Tuesday, June 27, 2006

Human Rights Abuse in China

Rebiya Kadeer sent some newspaper clippings from her home in China to her husband in the United States. The Communist Chinese government accused her of "leaking state secrets" and jailed her for 6 years before exiling her to the United States.

This year, the story took another sad turn:

Recently I paid the price for speaking out when the Chinese government made good on its promise to retaliate against my family. A U.S. congressional delegation had requested to meet my family during their visit to Urumqi. On May 29, Chinese authorities responded by warning my three adult children living in the city to decline any such invitation.

Three days later, police took more drastic steps to prevent a meeting. The three children were driven out of the city, and the van stopped by the roadside, where two of my sons were badly beaten by police. In a further effort to intimidate me, one of the officers conducting the beatings handed my daughter Rushangul a cell phone, and told her to call me so that I could hear them screaming. One of my sons, Ablikim, was so badly beaten that he lost consciousness and had to be hospitalized before being taken to a detention center.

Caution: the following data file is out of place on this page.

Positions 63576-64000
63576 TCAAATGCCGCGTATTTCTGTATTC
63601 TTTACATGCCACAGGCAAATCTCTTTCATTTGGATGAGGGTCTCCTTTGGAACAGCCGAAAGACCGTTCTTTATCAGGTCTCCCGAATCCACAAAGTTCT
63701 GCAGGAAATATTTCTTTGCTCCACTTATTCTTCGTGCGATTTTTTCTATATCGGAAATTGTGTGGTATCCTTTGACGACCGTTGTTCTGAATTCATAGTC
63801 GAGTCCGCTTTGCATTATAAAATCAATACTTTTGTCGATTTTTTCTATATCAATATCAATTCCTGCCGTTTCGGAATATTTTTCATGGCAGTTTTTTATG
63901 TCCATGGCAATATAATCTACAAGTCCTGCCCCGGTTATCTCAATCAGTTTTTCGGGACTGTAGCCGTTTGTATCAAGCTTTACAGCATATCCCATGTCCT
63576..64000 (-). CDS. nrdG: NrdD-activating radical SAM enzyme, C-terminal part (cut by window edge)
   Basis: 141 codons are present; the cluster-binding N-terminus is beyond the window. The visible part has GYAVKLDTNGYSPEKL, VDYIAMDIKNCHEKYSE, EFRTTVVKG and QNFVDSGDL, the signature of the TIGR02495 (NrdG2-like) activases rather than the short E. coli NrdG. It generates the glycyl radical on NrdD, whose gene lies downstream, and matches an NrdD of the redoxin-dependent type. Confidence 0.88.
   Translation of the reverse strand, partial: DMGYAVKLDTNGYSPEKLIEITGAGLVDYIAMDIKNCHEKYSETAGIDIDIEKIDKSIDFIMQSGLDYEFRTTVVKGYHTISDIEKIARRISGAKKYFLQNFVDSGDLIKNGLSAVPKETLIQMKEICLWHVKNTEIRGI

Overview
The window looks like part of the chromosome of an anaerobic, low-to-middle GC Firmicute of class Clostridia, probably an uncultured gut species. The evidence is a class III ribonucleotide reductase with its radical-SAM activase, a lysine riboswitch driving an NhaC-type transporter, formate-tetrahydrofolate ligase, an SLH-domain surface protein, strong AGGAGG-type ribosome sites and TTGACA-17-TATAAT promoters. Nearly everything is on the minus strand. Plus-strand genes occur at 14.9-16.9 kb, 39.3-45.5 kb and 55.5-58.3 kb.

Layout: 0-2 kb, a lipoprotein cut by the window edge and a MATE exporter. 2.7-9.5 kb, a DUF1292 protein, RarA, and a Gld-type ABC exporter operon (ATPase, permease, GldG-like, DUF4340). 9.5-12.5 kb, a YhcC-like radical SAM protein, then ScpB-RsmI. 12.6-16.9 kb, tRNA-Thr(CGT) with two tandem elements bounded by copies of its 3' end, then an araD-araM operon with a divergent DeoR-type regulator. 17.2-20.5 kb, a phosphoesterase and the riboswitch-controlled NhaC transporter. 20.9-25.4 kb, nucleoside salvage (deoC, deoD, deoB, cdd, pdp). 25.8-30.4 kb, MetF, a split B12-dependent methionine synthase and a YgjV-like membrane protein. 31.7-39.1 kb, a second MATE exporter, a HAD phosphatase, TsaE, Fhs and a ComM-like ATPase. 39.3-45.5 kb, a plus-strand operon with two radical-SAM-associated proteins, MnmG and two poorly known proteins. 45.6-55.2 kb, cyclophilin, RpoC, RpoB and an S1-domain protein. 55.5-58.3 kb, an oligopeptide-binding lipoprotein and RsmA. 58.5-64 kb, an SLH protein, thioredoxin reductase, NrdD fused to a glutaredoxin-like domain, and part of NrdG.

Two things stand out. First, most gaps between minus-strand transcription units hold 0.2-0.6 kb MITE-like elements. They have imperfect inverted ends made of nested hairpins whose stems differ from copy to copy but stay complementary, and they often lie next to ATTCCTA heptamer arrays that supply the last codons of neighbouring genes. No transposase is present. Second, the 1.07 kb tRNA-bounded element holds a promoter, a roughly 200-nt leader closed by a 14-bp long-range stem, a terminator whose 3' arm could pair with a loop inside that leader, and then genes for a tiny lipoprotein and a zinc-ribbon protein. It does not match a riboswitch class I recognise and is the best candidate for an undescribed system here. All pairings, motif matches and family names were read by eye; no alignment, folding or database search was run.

Both conservatives, who are unwilling to endanger Chinese business opportunities, and liberals, who are unwilling to criticize a government that is both Communist and not western, have largely ignored the human rights abuses of the Chinese government. They should not.

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